August 16, 2011 at 3:58 pm |
  15. liz

    To my fellow Christians in Alabama: this is what you get when you get into bed with the neo-cons. Gays, abortion, but shut up about everything else that makes you Christian.

    August 16, 2011 at 3:15 pm |
    • William Demuth

      Yeah, don't ever mention the Pogroms, or the Inquisition, or the Witch Trials, they are just SOOO yesterday.

      August 16, 2011 at 3:23 pm |
  16. Richard

    Can we say as long as we dont use 1 cent of taxpayers money, we wont bother them?

    August 16, 2011 at 3:12 pm |
    • bostoncreme

      No illegal immigration is still bad, for Americans, legal immigrants and illegal immigrants themselves. It is wrong way to solve by checking by profiling based upon language or accent or race. There should be a good reason to ask for papers and police officer should be trained about the immigration laws.

      August 16, 2011 at 3:25 pm |


    August 16, 2011 at 3:09 pm |
  18. John ATL

    It is indeed refreshing to see the church, particularly the Catholic Church, acting like a Christian Church for once. I believe even the Southern Baptist Conv. has weighed in to oppose this law. How ironic is it that these churches who have fostered and defended intolerance throughout their existence should finally discover the compassion of Jesus. Now if only they could get a grip on their prejudices against women (in the ministry) and gays they might be able to assimilate more of Jesus' teachings and less of their own imaginary Biblical justifications for remaining in darkness. The Republican party in Alabama needs to dust off those white robes, and burning crosses and just come out of the closet for what they really are: the last bastion of the KKK in America. You see, I can remember seeing the Klan publications back in the 60's–they didn't stop with hating blacks, gays and commies–there was plenty of hatred left over for the Catholics and Jews. Of course, they didn't have the Immigration "problem" back then to galvanize their dim-witted supporters.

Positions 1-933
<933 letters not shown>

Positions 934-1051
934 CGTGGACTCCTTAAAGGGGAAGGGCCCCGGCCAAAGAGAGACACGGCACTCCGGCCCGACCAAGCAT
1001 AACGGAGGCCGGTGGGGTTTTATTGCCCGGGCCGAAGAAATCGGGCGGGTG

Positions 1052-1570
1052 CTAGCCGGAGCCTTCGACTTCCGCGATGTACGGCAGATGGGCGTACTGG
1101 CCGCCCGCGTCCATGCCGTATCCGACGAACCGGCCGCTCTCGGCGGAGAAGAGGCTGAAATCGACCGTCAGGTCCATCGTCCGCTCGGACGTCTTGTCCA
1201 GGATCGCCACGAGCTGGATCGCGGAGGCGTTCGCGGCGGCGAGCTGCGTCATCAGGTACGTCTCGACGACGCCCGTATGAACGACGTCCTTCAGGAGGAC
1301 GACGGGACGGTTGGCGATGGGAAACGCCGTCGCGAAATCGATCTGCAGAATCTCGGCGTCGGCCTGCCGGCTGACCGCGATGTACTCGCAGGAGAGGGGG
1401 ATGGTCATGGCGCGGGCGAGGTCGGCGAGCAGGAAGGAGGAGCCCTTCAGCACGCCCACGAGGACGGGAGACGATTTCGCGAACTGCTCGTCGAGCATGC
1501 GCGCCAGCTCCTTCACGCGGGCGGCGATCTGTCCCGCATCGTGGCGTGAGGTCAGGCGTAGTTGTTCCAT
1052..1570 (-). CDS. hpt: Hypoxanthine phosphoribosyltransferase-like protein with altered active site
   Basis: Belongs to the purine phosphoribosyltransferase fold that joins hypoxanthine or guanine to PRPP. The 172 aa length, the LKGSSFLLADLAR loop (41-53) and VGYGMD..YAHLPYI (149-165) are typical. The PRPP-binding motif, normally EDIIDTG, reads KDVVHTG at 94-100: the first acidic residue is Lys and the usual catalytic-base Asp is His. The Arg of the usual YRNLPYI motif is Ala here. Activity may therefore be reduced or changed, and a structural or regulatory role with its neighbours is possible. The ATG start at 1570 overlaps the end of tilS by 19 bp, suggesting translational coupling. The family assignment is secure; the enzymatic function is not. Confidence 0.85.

August 16, 2011 at 3:09 pm |
    • DeForestd

      And they can start paying taxes!

      August 16, 2011 at 3:27 pm |
    • William Demuth

      So the Catholic Church is somehow more deviant than the other sects of the cult?

      I mean sure they are racisit mysoginistic sociopaths, but they are almost indiscernable from any of the other offshoots of Abraham, including Judaisim and the Muslim sects.

      August 16, 2011 at 4:38 pm |
  19. zhawk88

    weird... people who believe in the Bible actually doing what it says? I'm confused.

    August 16, 2011 at 3:09 pm |
    • William Demuth

      They do need more altar boys, all the ones they have now have dislocated hips.

      August 16, 2011 at 3:17 pm |
  20. what about

    gay illegals? Boy, now come on church and bible thumpers...what do we do about those folks? Where oh where will those lost souls end up?

    Church = hypocrites!!!

    August 16, 2011 at 3:09 pm |
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The CNN Belief Blog covers the faith angles of the day's biggest stories, from breaking news to politics to entertainment, fostering a global conversation about the role of religion and belief in readers' lives. It's edited by CNN's Daniel Burke with contributions from Eric Marrapodi and CNN's worldwide news gathering team.